I am currently working on my first tinsmithing project, which I thought I would mention.
One of the things which I like about the Snapper walk mower is that it combines a side-discharge design with a rear-bag design. In other words, when working without a catcher, the side chute throws the clippings to the side, away from the blade, and away from the operator's face. When using the catcher, though, the rear-bag design provides for greater maneuverability than a side-catcher does. More than anything, though, the hole in the top of the deck, combined with the catcher chute, keep the rear bag from dragging and disabling the propulsion system.
First I cut a hole in the top of the deck of my WalMart mower. I simply extended the hole which was already there for the side chute. Then I used my scroll saw to cut a piece of wood for the inside line of this rectangular hole, next to the engine. This was to bring the aluminum-flashing "tin" up on that side, and another piece of wood for the front. On the outside, I had the side of the deck to work with.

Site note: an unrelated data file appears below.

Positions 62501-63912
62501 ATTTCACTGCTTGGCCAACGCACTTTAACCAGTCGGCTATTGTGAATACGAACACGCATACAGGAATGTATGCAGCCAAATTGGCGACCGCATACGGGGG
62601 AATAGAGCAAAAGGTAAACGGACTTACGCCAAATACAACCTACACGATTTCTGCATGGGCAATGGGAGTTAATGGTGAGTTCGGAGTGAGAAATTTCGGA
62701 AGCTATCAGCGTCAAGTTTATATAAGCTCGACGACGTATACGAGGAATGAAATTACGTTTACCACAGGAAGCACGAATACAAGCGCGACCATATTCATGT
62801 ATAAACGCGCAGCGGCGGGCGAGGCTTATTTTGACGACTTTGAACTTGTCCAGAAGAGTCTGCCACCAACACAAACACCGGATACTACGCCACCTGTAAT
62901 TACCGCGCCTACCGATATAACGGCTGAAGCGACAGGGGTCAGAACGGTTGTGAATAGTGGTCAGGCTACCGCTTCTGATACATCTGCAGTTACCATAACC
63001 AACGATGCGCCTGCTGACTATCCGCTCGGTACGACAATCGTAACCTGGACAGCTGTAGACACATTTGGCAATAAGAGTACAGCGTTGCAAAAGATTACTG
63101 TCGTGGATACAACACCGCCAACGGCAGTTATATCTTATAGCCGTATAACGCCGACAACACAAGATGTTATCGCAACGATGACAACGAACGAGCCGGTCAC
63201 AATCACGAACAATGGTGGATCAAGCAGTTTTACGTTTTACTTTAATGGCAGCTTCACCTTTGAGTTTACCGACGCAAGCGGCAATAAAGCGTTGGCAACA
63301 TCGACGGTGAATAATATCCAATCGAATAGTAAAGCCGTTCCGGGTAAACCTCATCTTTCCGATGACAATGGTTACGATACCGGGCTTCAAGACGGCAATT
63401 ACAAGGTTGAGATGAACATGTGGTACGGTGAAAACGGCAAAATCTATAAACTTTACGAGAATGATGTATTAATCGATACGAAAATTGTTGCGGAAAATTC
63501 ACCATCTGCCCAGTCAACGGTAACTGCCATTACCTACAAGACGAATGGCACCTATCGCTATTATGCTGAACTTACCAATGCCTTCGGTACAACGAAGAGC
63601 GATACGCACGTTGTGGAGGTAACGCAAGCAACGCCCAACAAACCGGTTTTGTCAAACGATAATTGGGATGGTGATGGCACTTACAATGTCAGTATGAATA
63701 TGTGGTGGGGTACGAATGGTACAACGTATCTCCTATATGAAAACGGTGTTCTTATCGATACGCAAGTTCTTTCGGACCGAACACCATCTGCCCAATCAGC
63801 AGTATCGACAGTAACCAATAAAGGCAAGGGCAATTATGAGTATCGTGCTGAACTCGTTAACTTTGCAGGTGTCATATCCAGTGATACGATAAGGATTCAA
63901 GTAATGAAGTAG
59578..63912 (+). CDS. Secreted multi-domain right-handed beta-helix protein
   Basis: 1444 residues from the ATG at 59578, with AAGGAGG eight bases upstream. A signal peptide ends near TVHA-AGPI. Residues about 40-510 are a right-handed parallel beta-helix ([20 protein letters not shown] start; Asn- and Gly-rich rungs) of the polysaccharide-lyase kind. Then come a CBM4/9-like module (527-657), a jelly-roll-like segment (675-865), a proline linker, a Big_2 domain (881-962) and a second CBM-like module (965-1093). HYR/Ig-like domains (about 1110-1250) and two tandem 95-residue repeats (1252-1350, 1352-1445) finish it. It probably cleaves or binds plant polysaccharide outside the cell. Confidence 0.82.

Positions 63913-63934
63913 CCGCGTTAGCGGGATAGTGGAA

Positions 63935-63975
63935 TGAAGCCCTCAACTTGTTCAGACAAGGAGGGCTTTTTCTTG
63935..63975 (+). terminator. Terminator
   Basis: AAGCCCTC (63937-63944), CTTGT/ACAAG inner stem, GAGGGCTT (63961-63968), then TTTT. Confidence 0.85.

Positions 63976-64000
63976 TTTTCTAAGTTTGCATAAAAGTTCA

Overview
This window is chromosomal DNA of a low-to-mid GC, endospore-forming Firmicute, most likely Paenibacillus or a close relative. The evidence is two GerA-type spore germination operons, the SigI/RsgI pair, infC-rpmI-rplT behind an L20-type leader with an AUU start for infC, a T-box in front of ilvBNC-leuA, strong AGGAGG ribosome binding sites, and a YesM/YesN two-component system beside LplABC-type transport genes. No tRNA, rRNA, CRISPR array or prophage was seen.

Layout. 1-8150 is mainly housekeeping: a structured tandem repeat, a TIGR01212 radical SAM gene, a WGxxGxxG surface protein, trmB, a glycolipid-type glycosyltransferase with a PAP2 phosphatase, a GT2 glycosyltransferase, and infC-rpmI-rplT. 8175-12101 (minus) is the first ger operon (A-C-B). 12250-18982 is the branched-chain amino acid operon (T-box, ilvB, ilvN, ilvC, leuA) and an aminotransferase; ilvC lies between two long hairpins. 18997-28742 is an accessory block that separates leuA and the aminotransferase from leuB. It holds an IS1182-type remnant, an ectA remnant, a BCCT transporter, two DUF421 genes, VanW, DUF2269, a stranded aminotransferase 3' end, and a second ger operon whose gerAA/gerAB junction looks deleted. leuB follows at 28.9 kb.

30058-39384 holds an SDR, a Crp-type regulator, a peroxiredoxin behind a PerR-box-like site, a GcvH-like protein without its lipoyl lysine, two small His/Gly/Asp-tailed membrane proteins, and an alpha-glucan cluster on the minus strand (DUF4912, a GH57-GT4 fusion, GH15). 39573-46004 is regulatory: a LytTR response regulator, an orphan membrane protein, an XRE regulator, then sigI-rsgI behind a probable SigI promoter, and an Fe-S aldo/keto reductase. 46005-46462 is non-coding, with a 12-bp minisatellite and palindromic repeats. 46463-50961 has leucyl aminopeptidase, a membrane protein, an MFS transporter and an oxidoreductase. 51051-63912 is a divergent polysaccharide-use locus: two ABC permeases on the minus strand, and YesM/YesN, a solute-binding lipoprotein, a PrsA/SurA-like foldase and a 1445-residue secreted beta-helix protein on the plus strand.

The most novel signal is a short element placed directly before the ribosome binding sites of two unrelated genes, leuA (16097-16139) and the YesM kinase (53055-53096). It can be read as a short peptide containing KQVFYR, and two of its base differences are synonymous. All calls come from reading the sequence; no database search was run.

Well, to make a long story short, the chute turned out okay. I also bought a Lawnboy high-lift blade (the Lawnboy shares the Snapper catcher design). My earlier wire-mesh-covered-with-denim version worked well, so this one will darned well have to. I have a musical drumset, two guitars, and a musical keyboard to build hard shell cases for, so I am just warming up. At the low-end, the cases cost more than the instruments, so all of that craftsmanship just goes to waste when the buyer doesn't bother to get a case. I hate to see that work going to waste.
Bookbinder's chipboard is also used for low-end hard shell cases for musical instruments. Bookbinder's chipboard is noncorrugated cardboard.